There probably is a degree of White ethnocentrism in support for restricting new housing, especially among conservative NIMBYs, but the California liberal boomer mentality is reactionary in the sense of wanting to preserve Late 20th Century California liberalism. For instance trying to relive the 60s by having a “We Believe in Black Lives Matter etc.” Sign on one’s million dollar home and virtue signaling about a nice well-off family of color moving in next door but panicking about a proposed mix use development nearby that allocates affordable housing.
There is the meme of diverse youthful YIMBY activists vs. crusty old White NIMBYs who want to maintain a status quo emanating from such events as YIMBYs posting images from a zoom meeting of the NIMBY group Livable California. Certainly there are many well off NIMBYs of color but with the debate framed in terms of age and race where do White Millennials and Zoomers fit in?
For both younger Whites who can’t afford to buy into the nice areas they grew up in and lower income people of color dealing with gentrification there is a problem of constantly having to compete to stay in one’s community. Under neoliberalism there is no Birthright to one’s community even if one’s family has lived there for generations.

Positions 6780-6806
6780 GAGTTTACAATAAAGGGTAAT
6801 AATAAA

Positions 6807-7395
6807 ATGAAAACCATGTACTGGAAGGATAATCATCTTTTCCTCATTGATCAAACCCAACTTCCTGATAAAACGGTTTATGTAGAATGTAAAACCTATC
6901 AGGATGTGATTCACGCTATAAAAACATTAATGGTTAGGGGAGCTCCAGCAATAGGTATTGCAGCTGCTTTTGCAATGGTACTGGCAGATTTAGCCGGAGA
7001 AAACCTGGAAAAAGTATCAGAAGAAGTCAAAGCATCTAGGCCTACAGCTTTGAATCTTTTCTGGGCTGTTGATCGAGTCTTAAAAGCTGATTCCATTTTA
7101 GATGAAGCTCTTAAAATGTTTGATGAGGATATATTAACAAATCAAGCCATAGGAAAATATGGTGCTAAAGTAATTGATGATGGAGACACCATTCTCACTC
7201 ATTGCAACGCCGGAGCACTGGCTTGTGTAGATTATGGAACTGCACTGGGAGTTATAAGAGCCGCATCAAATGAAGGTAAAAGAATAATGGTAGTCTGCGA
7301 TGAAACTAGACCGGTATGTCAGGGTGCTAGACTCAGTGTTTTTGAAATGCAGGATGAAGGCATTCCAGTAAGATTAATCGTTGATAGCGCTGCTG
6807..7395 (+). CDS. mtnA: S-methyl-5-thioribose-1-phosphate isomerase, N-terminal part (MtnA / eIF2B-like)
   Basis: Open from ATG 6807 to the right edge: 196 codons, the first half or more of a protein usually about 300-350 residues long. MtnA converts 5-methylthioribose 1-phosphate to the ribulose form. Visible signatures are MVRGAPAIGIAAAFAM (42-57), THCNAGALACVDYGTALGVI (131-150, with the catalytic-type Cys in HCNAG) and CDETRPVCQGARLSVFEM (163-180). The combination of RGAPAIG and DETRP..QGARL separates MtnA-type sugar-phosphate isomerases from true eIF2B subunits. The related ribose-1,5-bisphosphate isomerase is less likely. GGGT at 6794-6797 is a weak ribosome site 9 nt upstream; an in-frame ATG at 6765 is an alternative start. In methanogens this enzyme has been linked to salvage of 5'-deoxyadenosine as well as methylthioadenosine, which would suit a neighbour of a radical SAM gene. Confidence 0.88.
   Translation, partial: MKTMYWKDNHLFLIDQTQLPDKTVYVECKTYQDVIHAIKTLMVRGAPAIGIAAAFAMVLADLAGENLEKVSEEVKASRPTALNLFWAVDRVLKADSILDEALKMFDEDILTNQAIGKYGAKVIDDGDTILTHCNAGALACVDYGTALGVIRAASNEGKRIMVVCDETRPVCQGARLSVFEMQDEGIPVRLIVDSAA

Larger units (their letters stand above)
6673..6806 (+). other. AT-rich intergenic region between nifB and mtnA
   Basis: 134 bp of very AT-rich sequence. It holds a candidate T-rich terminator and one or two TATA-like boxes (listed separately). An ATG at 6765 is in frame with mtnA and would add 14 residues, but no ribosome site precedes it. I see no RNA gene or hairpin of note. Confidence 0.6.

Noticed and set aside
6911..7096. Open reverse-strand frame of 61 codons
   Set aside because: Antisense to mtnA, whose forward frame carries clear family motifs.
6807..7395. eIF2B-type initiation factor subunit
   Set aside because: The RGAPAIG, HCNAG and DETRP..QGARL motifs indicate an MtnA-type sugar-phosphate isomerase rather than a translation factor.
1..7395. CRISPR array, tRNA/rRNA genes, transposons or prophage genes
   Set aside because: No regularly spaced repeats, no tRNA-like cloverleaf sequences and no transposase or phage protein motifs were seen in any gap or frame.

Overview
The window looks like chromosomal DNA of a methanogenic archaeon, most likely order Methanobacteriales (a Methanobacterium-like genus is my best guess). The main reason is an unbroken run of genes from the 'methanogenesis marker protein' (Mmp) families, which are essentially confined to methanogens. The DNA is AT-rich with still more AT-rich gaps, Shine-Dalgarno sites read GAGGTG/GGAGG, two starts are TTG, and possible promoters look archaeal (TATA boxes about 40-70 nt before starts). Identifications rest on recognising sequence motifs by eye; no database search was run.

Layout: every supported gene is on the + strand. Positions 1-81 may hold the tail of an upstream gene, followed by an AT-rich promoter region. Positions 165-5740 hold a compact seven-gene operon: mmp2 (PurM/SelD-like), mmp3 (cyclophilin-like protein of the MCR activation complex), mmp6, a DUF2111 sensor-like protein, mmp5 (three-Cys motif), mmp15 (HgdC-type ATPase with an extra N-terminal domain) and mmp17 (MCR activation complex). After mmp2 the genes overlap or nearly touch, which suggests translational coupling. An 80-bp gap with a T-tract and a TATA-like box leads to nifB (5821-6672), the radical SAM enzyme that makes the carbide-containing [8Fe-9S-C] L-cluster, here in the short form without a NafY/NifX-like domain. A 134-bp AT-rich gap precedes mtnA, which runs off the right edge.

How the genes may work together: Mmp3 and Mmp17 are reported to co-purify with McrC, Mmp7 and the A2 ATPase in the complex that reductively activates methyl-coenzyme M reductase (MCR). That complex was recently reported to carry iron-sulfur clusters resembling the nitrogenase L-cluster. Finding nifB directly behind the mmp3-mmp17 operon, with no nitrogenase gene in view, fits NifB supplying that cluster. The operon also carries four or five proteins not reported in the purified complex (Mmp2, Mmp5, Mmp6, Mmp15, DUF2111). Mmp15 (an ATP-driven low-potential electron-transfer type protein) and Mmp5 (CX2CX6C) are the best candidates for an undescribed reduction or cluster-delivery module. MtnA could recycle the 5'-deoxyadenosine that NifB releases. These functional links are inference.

With the landed gerontocracy in real estate, especially in California, opposition to new housing has become inter-generational warfare with one Silicon Valley NIMBY posting on Nextdoor, flat out wanting to keep out younger families to preserve their community for Senior Citizens. Woke YIMBYs will often say that NIMBYs are eugenicists but the outcome of restrictionist housing policies actually has a dysgenic outcome.
In my article Who Breeds in California the data shows that NIMBY policies have caused White flight and dramatically reduced White middle and upper class fertility. Urban areas are already fertility sinks and data shows that high housing costs further reduces fertility.
All demographic groups are impacted but Whites and the middle class have a more engrained mentality that one needs an adequate amount of living space in order to raise a family. Conservatives will blame the demand for up-zoning on mass immigration but if these demographic changes are inevitable then by not up-zoning NIMBYs are only screwing over their own progeny. Immigrants and minorities are generally much better adapted to density and well off immigrants are buying up single family homes in the suburbs, creating ethnoburbs.